Rhetorical Devices In Oedipus The King

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The author of Oedipus, Sophocles, introduces a worthy rival to the main character Oedipus.Tiresias, who considers himself to be an equal to the Great King. Tiresias admits, “You are a king. But where the argument’s concerned // I am your man, as much as a king as you.// I am not your servant, but Apollo’s.”(Sophocles) While simultaneously trying to defend his honour and bring justice to Thebes, Oedipus argues about the integrity of Creon’s source. Tiresias retorts Oedipus’ impulsive accusations, in a studious, and King like manner.Tiresias’ diligent retaliation is dramatically significant because it develops Oedipus’ character; Oedipus is humanized and revered less as a God because of his flaws. The power dynamic shift causes the audience to become more judgemental of Oedipus since someone is holding him accountable for his behaviour. Additionally, the passage adds to the mystery of the plot and creates suspense, through Sophocles’ use of paradox, and imagery which cause the mood to change and creates a compelling story. Both of these elements cause the audience to pay attention to the drastic changes in character, and mood, to highlight the major theme of pride, power, and fate. Ultimately, the passage is intended to show the ignorance of Oedipus, and the awareness of Tiresias, who are symbols for the pervasiveness of fate.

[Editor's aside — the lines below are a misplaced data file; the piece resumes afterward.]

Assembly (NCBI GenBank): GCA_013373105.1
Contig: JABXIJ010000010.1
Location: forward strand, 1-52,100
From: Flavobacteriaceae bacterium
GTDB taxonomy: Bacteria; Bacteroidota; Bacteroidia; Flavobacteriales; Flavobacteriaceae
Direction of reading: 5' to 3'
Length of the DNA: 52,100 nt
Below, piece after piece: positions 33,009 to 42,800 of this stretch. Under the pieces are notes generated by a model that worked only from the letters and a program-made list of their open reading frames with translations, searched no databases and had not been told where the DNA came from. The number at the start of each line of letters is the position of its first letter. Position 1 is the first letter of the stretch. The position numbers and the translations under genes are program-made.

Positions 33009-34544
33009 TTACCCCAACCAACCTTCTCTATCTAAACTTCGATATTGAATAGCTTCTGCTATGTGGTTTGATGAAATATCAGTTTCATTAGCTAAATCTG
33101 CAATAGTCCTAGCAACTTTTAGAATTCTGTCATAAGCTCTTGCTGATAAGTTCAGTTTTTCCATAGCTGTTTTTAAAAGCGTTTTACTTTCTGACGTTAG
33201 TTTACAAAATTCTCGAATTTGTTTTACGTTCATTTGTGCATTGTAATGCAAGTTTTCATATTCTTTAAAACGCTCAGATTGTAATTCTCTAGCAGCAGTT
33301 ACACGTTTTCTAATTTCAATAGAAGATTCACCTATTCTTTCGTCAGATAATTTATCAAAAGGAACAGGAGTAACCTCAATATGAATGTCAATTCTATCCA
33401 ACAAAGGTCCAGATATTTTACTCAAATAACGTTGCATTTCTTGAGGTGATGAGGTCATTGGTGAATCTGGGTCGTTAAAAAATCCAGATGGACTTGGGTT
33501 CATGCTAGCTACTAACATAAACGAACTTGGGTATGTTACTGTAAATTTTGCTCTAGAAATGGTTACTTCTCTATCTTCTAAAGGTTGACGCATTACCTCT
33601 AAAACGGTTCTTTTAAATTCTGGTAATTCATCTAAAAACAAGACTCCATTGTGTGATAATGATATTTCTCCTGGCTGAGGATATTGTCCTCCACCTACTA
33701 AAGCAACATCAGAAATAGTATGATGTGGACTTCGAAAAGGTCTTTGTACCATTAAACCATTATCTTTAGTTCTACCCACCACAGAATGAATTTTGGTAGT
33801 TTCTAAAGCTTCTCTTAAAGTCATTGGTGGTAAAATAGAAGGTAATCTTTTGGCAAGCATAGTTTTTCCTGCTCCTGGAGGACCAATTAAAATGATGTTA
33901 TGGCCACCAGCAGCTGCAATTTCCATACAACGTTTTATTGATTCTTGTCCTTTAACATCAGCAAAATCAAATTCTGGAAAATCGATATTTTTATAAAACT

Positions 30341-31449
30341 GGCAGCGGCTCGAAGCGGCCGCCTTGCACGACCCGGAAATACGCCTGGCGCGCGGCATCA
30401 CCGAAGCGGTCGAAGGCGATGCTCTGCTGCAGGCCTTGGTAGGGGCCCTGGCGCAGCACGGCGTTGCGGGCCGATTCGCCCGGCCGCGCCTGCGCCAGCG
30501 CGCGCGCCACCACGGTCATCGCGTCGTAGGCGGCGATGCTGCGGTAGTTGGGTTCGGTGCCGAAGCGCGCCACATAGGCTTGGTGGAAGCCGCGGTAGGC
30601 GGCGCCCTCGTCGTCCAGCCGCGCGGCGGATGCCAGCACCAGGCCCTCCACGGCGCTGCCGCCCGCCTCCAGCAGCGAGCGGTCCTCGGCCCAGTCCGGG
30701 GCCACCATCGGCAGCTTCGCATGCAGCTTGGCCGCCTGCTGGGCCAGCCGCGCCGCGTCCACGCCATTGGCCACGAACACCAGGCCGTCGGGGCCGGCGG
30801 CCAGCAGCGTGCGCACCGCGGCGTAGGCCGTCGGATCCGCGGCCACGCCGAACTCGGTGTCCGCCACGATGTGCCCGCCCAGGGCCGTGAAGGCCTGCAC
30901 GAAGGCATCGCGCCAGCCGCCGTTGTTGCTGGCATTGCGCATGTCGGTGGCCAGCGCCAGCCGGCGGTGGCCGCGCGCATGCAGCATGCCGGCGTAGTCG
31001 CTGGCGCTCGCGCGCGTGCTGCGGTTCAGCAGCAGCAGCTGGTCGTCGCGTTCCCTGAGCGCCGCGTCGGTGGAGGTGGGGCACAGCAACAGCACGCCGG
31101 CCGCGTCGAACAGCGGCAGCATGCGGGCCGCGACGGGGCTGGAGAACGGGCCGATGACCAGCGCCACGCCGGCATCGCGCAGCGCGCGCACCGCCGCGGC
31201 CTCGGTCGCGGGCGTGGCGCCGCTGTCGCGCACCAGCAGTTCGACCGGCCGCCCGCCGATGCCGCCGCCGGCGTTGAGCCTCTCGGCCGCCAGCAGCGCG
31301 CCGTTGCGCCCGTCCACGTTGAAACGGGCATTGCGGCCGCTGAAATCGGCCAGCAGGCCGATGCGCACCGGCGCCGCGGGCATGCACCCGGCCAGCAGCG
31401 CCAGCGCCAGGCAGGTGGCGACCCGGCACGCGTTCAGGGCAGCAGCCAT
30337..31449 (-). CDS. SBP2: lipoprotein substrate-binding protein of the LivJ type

Oedipus is very prideful, because of his role as King. He’s accustomed to his power and is spoken to with respect. Having someone assassinate his

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